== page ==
Every education philosophy has specific goal or purpose, the “so what” of education. For many people education is purely pragmatic: you get an education to get a job to make money to live life. Certainly those are all important, but if that’s all that education is good for, you will have a difficult time convincing an 8 year-old boy why he should care about spelling today when the consequences you are talking about are still more than a decade away.

Meanwhile, the Christian vision of education includes the exciting realization that every aspect of learning—down to the smallest detail—is an opportunity to learn more about God and his world. The ultimate telos, or end goal, of Christian education therefore is worship. We educate our children in the hopes that they would grow to know and love God. And this includes teaching them about math and science and history and everything else. Math and chemistry study God’s orderliness and consistency. Science studies of God’s creativity and in creation. History is the story of world events, full of the sins of men and the redeeming providence of God. Spelling studies the wonder of human language, and the capacity for humans to read and write (unlike any other animal). Far from being random facts, these subjects pour the fuel of knowledge onto the fire of worship, engaging our minds and exciting our hearts with thoughts of the God who creates and redeems.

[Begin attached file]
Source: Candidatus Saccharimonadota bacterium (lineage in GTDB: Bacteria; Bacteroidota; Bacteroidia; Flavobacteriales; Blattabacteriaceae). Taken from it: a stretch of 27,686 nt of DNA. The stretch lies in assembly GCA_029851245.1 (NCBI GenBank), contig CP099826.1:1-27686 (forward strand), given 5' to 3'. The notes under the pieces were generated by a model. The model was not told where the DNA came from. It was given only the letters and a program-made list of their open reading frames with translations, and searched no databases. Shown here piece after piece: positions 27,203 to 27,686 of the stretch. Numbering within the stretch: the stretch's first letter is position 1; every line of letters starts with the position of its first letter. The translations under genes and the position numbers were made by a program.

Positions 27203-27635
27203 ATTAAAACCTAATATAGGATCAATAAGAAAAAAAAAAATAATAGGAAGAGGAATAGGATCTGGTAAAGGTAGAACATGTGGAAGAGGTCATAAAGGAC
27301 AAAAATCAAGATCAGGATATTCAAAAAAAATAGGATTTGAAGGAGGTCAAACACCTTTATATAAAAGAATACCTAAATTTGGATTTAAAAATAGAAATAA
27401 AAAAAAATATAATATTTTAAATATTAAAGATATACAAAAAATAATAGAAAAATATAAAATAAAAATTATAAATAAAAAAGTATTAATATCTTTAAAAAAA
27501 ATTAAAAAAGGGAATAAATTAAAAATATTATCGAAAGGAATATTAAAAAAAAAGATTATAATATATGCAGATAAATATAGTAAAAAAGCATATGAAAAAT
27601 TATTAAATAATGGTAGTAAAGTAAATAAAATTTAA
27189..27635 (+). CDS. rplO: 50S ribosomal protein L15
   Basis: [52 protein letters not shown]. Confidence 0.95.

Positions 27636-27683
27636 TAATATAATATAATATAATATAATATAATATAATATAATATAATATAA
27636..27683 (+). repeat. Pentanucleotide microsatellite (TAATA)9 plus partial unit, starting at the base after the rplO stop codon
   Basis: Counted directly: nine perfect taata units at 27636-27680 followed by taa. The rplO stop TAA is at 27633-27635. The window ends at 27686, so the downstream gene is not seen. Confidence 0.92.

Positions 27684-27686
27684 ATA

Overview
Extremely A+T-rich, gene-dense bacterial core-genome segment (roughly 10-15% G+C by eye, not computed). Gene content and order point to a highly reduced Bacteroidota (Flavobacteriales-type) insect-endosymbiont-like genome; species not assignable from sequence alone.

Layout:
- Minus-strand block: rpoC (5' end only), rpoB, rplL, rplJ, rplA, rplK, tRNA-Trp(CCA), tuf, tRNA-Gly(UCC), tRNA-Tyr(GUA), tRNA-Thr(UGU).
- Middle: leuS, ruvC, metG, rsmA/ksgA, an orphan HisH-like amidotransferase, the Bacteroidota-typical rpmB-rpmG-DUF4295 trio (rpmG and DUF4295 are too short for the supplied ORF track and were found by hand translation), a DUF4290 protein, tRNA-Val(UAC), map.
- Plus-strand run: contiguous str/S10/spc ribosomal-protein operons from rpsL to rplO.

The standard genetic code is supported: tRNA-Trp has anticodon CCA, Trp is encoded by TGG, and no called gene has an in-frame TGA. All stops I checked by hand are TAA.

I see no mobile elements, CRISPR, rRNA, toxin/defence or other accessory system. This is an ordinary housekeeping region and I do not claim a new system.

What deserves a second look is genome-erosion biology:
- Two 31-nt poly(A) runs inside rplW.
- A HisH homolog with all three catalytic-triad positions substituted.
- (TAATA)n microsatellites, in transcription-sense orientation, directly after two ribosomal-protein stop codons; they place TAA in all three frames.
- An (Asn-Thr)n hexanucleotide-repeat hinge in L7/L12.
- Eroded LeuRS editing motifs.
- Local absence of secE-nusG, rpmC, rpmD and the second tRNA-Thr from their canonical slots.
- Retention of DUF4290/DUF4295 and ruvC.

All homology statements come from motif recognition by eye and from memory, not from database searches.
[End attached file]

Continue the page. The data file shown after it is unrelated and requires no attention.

None of what we have said necessarily directs parents to an exclusive course of action when it comes to the well-worn debates about public school vs. private school vs. homeschooling. Simply put, there is no “thou shalt homeschool” from the Lord, and Christian parents have the freedom to utilize any of educational context. At the same time, this doesn’t mean every institution is equally good at educating your children with a comprehensively Christian education. This fact seems equally undeniable.